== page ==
Washington: Steve Bannon, a longtime ally and a one-time senior adviser to former President Donald Trump, was indicted on Friday on the charge of criminal contempt of US congress after he defied a subpoena issued to him by a select committee of the House of Representatives investigating the Jan. 6 insurrection at the U.S. Capitol.
Bannon will turn himself in to authorities on Monday. If convicted on the two counts on which he was indicted by a grand jury – one for refusal to appear before the committee and the other for refusing to turn over documents – he faces up to two years in prison and $2,000 in fine.
Notably, the House committee had summoned him on September 23 but Bannon refused claiming protection of Trump’s presidential executive privilege, which immunises the American president (and former presidents) and his aides from legal challenges for actions taken while in office.
The indictment was brought by the US attorney for Washington DC (District of Columbia) after it was cleared by attorney general Merrick Garland in a much anticipated move that presages similar outcomes for many other members of the Trump orbit who have either already claimed executive privilege to defy the committee’s subpoena – such as former chief of staff Mark Meadows – or plan to.
“Since my first day in office, I have promised justice department employees that together we would show the American people by word and deed that the department adheres to the rule of law, follows the facts and the law and pursues equal justice under the law,” Garland said, adding, “Today’s charges reflect the department’s steadfast commitment to these principles.”
The committee had summoned Steve Bannon saying it had reason to believe he had information pertaining to the January 6 insurrection. “You have been identified as present at the Willard Hotel (which is just a block from the White House and has been a popular hotel for Indian prime ministers and officials on official visit to DC) on January 5, 2021, during an effort to persuade members of congress to block the certification of the election the next day, and in relation to other activities on January 6…. Moreover, you are quoted as stating, on January 5,2021, that ‘(a)ll hell is going to break loose tomorrow’,” the subpoena said.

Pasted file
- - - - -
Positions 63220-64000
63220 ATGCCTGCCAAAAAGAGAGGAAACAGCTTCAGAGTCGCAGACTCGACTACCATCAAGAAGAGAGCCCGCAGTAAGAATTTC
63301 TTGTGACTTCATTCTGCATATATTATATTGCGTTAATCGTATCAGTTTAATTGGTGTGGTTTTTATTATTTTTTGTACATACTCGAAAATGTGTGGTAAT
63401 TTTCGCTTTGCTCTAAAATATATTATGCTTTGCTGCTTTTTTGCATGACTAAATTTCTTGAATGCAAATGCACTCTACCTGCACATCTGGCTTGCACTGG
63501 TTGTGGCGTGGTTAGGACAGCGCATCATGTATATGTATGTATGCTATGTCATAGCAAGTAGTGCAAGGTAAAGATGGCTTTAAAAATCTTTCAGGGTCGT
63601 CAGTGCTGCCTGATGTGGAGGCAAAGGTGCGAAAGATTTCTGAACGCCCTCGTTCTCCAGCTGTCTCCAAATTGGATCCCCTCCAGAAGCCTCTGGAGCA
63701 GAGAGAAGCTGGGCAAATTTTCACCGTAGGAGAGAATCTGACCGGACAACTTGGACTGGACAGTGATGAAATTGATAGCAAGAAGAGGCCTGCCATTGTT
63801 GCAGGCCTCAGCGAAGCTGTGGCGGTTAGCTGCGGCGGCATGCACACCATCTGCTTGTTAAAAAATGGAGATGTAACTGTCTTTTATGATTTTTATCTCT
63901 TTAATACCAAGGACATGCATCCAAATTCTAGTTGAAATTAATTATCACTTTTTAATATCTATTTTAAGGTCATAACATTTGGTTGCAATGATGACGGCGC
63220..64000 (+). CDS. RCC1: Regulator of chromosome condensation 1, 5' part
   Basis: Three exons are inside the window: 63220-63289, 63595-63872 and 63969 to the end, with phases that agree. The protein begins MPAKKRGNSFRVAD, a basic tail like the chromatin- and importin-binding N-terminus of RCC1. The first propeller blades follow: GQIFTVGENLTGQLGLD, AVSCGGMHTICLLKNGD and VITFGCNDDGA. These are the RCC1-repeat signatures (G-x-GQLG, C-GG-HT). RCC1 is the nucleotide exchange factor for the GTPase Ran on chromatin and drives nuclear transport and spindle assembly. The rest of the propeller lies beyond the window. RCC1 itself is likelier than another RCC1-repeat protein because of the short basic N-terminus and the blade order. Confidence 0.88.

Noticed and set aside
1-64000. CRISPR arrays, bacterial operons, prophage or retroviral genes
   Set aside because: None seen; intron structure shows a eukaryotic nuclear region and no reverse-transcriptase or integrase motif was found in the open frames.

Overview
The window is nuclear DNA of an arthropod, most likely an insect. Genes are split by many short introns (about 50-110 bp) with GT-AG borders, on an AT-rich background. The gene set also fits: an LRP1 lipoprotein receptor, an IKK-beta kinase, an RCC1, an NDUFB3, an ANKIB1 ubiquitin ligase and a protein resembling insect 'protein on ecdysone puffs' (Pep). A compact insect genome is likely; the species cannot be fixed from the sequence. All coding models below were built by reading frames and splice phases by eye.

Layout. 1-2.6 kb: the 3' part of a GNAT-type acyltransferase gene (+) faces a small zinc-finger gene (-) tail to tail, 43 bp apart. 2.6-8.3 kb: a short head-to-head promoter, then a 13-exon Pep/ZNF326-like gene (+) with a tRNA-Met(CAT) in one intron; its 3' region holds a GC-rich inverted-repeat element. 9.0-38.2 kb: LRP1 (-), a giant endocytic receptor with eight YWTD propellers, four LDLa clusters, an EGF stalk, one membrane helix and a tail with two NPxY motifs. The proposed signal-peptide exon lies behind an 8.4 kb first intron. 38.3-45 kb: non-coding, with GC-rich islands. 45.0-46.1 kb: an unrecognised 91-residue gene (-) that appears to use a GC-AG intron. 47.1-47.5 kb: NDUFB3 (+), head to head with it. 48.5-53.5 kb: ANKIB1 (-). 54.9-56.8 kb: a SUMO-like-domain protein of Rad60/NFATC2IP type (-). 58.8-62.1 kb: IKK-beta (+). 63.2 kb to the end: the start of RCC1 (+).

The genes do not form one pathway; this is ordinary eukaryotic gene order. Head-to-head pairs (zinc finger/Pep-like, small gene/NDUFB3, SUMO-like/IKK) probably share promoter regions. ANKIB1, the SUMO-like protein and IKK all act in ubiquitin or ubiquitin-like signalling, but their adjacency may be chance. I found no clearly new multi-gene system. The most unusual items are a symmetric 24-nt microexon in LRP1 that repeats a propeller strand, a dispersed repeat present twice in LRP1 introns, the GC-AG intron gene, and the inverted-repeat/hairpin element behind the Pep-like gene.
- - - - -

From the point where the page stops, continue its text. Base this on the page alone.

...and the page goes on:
A mob of hundreds of Donald Trump supporters had stormed a joint session of US congress on January 6 to prevent the certification of Joe Biden as president. The insurrection – as the incident has been called officially – was incited by Trump’s false claims of election fraud behind his defeat in the November polls.
The committee has issued subpoenas to at least 20 aides of the former president, who include Meadows and former senior adviser Stephen Miller and former White House spokesperson Kayleigh McEnany, who were working with President Trump at the time in the White House.
Unlike them, however, Steve Bannon was not working in the White House then. Trump had fired him way back in 2017, but kept him on his speed dial as an adviser. Bannon played a big role in amplifying Trump’s lies about election fraud, as did the former president’s personal lawyer Rudy Giuliani and others.